Kids could care less about the words being said between the two arch nemesis but adults will find plenty of humor in the not too subtle subtext in regards to their apparent dependency towards one another. Take a scene in which Joker confesses his love to Batman over being his number one villain but has those feelings crushed as Batman tells him that he means nothing to him causing Joker to break down in tears. It's not Shakespeare for sure but it is a thread that develops into surprisingly one of Batman's most complex (and hysterical) storylines yet in a feature film.

Robin's introduction is a breath of fresh air in a mostly one joke movie.

Batman constantly reminds us how great his abs are and that he needs no one else in his life but we see when he eats dinner alone in the bat cave or watches Jerry Maguire by himself in his personal theater that he is actually a broken man who aside from his loyal butler Alfred (voiced by Ralph Fiennes) is actually the loneliest person in Gotham. This is more of a background plot point with the colorful visuals and comedy taking center stage for the most part (as one would expect) but it was a nice surprise to see that the writers felt inclined to give Batman something to work towards instead of just making him a straight up parody of himself. Where the problems come in though is with the overall length of the film and all the other subplots.

On top of Batman and Joker's storyline we also get Barbara's story, Robin's story and Joker's elaborate plot to take down Gotham which includes an extensive trip to the Phantom Zone that results in a finale that was just a bit of overkill by the time we get there. Including Robin into the mix at least makes sense with the family dynamic storyline for Batman and does provide a slightly different dynamic for Batman but everything else just felt like excess for the sake of throwing as much on the screen as possible. Did we really need Mr. Smith from the Matrix or the Daleks from Doctor Who to show up? Isn't Batman's roster of characters enough to sustain a single film?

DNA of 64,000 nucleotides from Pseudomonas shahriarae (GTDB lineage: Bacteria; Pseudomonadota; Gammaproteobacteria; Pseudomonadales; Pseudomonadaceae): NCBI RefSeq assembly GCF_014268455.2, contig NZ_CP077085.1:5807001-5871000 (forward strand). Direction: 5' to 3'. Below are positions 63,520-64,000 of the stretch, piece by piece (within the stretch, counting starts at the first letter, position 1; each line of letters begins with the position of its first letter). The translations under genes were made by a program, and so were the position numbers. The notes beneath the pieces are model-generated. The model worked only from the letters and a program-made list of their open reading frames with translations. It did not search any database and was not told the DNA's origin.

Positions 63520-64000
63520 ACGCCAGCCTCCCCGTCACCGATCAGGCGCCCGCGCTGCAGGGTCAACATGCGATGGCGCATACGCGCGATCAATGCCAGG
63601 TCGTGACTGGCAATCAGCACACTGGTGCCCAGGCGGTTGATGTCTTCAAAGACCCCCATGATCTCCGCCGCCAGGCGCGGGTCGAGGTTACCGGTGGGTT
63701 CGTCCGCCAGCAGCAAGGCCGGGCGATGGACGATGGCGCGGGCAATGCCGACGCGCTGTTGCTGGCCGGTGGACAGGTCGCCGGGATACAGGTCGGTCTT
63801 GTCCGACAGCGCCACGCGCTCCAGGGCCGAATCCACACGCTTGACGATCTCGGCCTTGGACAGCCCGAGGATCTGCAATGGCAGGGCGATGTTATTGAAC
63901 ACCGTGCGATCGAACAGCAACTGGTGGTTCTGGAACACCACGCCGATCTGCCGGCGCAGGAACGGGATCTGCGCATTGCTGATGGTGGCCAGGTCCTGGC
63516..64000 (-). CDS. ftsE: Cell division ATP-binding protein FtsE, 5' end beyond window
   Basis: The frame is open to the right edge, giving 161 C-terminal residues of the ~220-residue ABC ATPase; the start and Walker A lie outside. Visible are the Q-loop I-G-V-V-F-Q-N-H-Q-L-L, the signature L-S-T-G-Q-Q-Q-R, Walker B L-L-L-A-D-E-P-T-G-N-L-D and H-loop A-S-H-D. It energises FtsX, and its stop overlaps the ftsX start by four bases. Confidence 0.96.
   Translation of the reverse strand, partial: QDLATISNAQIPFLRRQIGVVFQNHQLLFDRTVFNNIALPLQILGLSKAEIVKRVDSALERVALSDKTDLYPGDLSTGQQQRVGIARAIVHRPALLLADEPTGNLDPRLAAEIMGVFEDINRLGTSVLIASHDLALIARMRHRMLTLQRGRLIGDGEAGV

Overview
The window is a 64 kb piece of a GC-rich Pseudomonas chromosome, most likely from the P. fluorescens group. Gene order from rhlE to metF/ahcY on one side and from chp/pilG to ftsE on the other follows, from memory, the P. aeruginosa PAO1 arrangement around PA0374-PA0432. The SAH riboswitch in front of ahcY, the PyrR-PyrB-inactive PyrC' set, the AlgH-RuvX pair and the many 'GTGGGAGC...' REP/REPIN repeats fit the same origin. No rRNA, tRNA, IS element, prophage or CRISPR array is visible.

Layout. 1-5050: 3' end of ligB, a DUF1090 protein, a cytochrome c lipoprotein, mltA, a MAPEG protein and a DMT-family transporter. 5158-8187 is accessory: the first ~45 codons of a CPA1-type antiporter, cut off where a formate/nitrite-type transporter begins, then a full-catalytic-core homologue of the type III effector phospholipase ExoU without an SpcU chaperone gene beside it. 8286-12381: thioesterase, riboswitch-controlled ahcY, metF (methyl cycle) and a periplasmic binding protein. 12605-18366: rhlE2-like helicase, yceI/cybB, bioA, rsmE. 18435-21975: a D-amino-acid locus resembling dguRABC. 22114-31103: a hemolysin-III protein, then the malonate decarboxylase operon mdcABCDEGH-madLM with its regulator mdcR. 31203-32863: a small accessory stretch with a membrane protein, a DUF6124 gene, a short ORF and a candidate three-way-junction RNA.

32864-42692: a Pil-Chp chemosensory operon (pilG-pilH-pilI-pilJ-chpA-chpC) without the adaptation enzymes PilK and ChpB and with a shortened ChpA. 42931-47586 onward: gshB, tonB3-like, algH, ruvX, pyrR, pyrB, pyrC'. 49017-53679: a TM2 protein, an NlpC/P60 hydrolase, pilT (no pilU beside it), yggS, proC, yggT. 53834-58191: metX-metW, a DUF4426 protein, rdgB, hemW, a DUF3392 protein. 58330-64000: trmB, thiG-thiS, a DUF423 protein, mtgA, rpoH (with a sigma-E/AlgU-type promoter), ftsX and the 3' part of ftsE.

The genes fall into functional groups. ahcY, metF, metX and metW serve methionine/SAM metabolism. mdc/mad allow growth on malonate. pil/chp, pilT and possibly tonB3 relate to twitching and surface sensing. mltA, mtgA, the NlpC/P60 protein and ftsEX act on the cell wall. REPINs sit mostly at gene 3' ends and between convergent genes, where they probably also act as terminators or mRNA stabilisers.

Batman wants to work alone but somehow finds himself needing his friend's help.

But there is still an undeniable charm to the entire film. Even when you feel as though it should have ended a half hour ago there is still that uncontrollable need to just smirk or giggle at all the silly nonsense being thrown at the audience every minute. TLBM is really fun and has a lot of visual appeal with the whole LEGO aesthetic but it does wear out its welcome far earlier than it should have. Perhaps if the filmmakers trimmed some of the fat and saved it for a possible trilogy of LEGO Batman movies this would have been a bit easier to digest. As it stands now though the kids will likely love every minute of the constant lunacy while the adults will get their fill in the first act leaving the rest of the film a countdown til the end credits roll.


If you loved The LEGO Movie and were hoping that TLBM would scratch that same itch I am sad to report that it does not live up to the greatness of its predecessor. It isn't bad by any stretch and features a lot of great jokes and gags but never really feels like it is telling a cohesive story. If you like your movies playing out like a series of sketches stitched together that regurgitate the same joke over and over again then you will come away fairly pleased with TLBM. Otherwise I would suggest skipping its theatrical run and watch it in your own bat cave.